Thursday 15 January 2015
So after a rotten, sleepless night and a whole day of feeling wrung out, I hauled myself off to the first hill training session of the Embark Training Two Oceans Half-Marathon programme.
This week I ran 5 km on Tuesday (with Embark) and 6 km on Wednesday (which was meant to be a rest day), so the idea of doing hill repeats on tired legs didn’t fill me with confidence. But I couldn’t miss the training. It’s 65 days to Maratona di Roma. It’s time to cram. All those months and weeks of ‘I’ll do it tomorrow’ have blended into a misty grey swirl of missed opportunities. There are no more tomorrows. There is only today.
So I squeezed myself into the spandex, found a matching pair of running socks (matching each other, not matching my spandex), laced up my worn-out shoes, strapped on my pink Garmin watch and headed for the door. Then headed back in to look for my keys, find a water bottle, fill the water bottle and find my naff-looking fanny pack. Where do other runners keep their cell phones and car keys? All the other runners out on the road look so sleek and unencumbered. And then there’s me, running with a heavy fanny pack bouncing on my pubis.
Off I went.
‘You’ll be fine,’ said my daughter when she caught a glimpse of my stricken face as I left the house.And I was fine. Absolutely fine. Better than fine.
It was tough. I can’t pretend it wasn’t. And my thighs felt like lead weights strapped to my bones as I hauled myself up the hill – the 11 km I had notched up over the previous two days had left a residue of fatigue clinging to every cell. But it was good. I need to run on tired legs.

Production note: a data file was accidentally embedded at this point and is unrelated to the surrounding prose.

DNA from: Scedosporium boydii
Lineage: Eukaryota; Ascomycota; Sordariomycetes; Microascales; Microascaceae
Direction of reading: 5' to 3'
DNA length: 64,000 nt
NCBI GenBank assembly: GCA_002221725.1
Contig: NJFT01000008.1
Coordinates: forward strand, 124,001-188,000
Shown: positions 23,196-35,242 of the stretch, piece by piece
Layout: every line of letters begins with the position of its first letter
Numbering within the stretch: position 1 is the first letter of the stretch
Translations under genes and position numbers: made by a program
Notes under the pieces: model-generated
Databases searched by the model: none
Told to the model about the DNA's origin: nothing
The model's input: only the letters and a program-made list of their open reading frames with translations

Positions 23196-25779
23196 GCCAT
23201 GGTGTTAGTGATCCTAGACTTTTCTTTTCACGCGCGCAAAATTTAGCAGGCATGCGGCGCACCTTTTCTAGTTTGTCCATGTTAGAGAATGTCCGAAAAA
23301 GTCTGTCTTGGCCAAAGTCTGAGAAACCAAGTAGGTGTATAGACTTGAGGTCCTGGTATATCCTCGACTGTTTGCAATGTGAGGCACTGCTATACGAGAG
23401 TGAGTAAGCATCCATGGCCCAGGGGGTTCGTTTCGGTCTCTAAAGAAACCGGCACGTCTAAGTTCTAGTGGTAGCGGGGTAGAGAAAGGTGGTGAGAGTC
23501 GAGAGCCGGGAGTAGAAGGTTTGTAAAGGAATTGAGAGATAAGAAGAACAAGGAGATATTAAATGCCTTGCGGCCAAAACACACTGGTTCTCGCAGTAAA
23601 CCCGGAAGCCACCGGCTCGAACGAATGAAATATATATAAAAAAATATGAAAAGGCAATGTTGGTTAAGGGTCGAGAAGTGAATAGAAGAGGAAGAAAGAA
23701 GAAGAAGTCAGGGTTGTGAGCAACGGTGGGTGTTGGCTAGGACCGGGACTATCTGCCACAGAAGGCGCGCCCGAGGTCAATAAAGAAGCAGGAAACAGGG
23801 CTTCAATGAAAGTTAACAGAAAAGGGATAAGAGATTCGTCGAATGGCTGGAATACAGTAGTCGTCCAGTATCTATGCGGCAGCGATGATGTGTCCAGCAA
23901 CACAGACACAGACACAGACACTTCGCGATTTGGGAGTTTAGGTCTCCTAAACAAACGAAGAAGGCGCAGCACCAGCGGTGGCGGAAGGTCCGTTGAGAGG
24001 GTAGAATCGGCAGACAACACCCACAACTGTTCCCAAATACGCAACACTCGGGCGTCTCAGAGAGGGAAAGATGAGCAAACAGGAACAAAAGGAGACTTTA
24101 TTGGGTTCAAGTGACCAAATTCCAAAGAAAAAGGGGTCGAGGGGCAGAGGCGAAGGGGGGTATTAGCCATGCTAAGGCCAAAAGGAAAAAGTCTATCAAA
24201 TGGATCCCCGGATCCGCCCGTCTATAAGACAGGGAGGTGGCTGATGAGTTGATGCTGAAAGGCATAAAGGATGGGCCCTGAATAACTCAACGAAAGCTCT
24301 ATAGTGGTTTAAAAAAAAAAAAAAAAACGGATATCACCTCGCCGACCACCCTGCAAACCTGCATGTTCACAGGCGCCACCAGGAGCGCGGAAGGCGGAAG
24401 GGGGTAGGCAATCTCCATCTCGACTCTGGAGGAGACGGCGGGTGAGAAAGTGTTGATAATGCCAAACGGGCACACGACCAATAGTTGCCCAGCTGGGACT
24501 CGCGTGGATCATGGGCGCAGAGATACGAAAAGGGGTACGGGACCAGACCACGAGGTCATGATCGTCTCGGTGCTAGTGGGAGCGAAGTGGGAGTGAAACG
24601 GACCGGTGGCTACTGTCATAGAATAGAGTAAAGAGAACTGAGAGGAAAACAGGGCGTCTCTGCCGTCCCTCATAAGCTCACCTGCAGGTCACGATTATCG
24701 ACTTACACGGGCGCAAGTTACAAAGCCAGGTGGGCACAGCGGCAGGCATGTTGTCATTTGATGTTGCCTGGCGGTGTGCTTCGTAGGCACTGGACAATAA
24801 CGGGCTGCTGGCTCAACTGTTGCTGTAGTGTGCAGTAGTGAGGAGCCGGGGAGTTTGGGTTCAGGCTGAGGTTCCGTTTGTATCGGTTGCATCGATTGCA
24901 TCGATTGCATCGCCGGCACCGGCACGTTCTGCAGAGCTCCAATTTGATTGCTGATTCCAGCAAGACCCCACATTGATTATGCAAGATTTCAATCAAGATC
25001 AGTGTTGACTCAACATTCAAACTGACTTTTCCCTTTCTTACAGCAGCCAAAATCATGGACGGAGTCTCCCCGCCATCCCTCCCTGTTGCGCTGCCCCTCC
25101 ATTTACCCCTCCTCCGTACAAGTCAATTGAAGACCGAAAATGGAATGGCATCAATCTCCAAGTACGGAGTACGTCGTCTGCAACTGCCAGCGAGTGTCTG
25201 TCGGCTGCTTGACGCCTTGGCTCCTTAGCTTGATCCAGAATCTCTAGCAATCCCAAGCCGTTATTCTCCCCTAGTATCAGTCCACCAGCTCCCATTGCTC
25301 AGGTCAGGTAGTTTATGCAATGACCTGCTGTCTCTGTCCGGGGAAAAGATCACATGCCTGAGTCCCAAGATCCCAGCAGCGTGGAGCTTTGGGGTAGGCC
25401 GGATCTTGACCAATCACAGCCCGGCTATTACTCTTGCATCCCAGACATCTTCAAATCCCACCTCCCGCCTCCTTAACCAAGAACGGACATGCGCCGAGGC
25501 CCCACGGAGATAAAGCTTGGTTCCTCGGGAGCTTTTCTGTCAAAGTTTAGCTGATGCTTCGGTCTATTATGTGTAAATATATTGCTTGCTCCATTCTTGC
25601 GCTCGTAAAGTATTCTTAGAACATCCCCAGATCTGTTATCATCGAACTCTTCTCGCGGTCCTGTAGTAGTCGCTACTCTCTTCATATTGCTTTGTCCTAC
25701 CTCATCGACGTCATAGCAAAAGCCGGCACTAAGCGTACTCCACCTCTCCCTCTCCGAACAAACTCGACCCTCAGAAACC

We ran from Vida Café on the Camps Bay strip up towards Camps Bay High School, and then took the sharp right turn up to Kloof Road. There our coach had us running 90-second repeats – run uphill for 90 seconds, run down to recover, breathe, repeat. Repeat six times. Try not to vomit between repeats.
Then we ran up the hill for the last time, but a little bit further than we had during our repeats … and it felt very far indeed. I started walking a little bit, as did the two girls ahead of me. When we saw the end in sight, we all in unison mustered up the strength to make running-type motions to get us through the last few metres. We looked like little puppets all being controlled by the same sadistic puppet master.
Suddenly I heard footsteps coming up behind me, and out of the corner of my eye I saw a long shadow creeping up towards me. ‘Oh no you don’t!’ I thought, and picked up the pace, increasing the distance between me and the young youngster who thought she could overtake me. In my mind I sprinted the last few metres. Of course I didn’t sprint, but I’m going to hold on to the picture in my head – I quite like the idea that I sprinted up the last few metres of a hill after doing repeats and after thinking I was all but done. And I did like the look of surprise and amusement on the coach’s face!
We stopped for a minute or two to wait for the rest of the group and to take a snapshot of our happy, red little faces, and then it was downhill all the way back to Vida.
Man, I love a downhill! Can you see me grinning?
So down I flew (again – the flying is really all in my head; it’s kind of like the snail that flew), feeling great. I was ahead of the group and stayed ahead of them all the way home, increasing the gap the further we went.
I was first home! And I picked up the pace in the last few metres.
The bummer is that there was no one to see it. I was all alone. I seem to always be all alone – usually all alone in the middle somewhere, too slow to keep up with the fast runners and too fast to stay with the slow runners. And now I was out in front and our coach decided to be magnanimous and hang back with the back markers. He never does that! He’s always waiting at the end, arm raised to give high fives to everyone coming in. But not tonight.
Oh well. I felt great anyway. Tonight I was a machine.